Defra consults on ‘streamlined’ local air quality management

The government is proposing changes to local air quality management (LAQM) guidance and reporting in England

Proposed changes to Local Air Quality Management (LAQM) guidance and reporting in England have been published, with a government consultation on the plans having opened today (November 26).

A nitrogen dioxide analyser on Oxford Street installed by Westminster city council

A nitrogen dioxide analyser on Oxford Street installed by Westminster city council

Defra is inviting stakeholder views on “detailed” measures to “improve the delivery of LAQM in England”, which have been developed following input from the previous LAQM review consultation which concluded in January this year (see story).

As with the plans outlined last year, the government is seeking to “streamline” local air quality management by requiring councils to produce only one annual improvement report on pollution levels and to remove obligations to report on “four historic pollutants which are now under control.”

The changes also add a particulate matter PM2.5 role for local authorities, a fast-track option for declaring an Air Quality Management Area (AQMA) and a council template for drawing up an action plan (AQAP).

It comes as Defra finalises its draft UK air quality plan for submission to the European Commission before the end of 2015. Following the closure of a consultation earlier this month, these plans have been criticised for ‘passing the buck’ for air quality responsibility onto councils (see story).

According to the documents published today, the government will “consider the appropriate incentives required to help secure delivery of the locally-driven measures” set out in its draft air quality plan.

The proposed changes have previously been widely criticised by the likes of King’s College London and Environmental Protection UK (see story), but Defra claims its changes will “reduce the reporting burden, introduce greater consistency and ensure that quality of information is retained”.

Defra’s consultation document states: “This streamlined approach is intended to help local authorities focus more resources on taking action.”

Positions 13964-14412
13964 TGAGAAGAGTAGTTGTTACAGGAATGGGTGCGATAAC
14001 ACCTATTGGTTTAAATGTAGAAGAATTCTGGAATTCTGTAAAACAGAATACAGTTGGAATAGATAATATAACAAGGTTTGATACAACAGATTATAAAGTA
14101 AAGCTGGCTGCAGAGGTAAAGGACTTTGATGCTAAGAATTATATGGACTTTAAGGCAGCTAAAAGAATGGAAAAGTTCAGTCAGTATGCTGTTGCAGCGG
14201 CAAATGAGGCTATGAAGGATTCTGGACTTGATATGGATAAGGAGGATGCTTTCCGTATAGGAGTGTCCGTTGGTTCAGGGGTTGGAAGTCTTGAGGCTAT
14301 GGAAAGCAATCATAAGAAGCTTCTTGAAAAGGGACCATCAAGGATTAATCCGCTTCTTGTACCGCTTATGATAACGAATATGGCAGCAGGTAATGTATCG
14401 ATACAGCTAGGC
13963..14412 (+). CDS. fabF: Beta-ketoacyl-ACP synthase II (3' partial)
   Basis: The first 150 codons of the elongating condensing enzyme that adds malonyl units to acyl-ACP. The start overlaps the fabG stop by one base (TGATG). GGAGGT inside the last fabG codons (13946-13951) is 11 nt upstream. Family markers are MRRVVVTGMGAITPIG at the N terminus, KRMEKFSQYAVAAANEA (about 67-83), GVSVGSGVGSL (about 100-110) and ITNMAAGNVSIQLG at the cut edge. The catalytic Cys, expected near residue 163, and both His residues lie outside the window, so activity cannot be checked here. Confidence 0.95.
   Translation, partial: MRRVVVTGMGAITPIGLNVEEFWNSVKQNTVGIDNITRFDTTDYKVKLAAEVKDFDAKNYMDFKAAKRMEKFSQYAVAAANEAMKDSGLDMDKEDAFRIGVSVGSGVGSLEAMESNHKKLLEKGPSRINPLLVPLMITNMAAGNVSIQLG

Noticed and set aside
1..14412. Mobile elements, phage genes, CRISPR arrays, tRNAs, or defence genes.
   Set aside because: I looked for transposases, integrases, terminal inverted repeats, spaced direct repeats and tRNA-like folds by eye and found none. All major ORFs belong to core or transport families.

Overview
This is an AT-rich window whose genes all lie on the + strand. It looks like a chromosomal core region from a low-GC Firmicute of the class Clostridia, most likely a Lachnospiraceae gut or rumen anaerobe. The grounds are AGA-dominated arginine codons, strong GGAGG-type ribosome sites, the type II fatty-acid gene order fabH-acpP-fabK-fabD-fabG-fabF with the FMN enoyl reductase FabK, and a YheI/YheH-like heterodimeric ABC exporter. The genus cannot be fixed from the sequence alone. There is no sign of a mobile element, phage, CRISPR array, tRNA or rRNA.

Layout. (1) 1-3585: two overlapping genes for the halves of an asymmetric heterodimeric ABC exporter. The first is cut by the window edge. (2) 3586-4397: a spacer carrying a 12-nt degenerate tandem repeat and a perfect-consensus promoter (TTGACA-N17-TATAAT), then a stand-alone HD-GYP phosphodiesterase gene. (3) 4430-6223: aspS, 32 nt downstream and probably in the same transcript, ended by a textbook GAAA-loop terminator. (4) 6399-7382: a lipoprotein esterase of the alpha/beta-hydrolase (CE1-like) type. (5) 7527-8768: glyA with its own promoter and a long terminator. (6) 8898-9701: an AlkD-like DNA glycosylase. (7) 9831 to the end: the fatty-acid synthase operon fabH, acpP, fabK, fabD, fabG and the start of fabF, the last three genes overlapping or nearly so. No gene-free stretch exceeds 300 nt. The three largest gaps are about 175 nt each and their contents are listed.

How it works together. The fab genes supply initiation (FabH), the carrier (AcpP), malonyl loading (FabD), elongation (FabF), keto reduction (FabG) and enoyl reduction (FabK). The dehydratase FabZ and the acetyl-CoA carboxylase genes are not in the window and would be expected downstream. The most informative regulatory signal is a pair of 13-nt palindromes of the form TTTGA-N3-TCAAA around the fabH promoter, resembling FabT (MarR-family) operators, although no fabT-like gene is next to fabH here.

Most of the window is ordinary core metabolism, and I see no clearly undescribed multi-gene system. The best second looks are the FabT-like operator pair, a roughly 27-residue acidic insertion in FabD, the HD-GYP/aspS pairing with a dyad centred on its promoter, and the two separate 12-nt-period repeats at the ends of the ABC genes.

Under the current Local Air Quality Management (LAQM) system, which was established in the Environment Act 1995, all local authorities must regularly review and assess air quality in their areas for several pollutants against national objectives.

If an objective will not be achieved by a certain date, the authority concerned must declare an Air Quality Management Area (AQMA) and produce an action plant (AQAP) setting out how it intends to deal with the problem.

After declaring an AQMA, councils are required to carry out further assessments, then updating and screening assessments, as well as progress reports and detailed assessments.

However, Defra is proposing to consolidate all of these council assessments into a single annual report.

It also proposes removing four pollutants from the reporting regulations – 1, 3 Butadiene; benzene; carbon monoxide; and lead — as there are currently no AQMAs declared for these pollutants in the UK.


Although the latest consultation is aimed primarily at air quality practitioners in England, Defra is also seeking views “from as wide a range of interested parties as possible”.

However, as the Mayor of London is responsible for air quality in the UK capital, the Greater London Authority will be producing separate reporting and guidance. London borough councils, therefore, are not asked to respond to the consultation announced today.

According to Defra, the technical guidance referred to in the consultation documents is a UK-wide document, for which a draft version has been updated in collaboration with the devolved governments.

The eight-week consultation, which takes the form of an online survey, opens today and concludes on January 21 2015, after which a summary of responses will be compiled and published on the Defra website.

Related Links:

Defra review of Local Air Quality Management: changes to guidance and reporting


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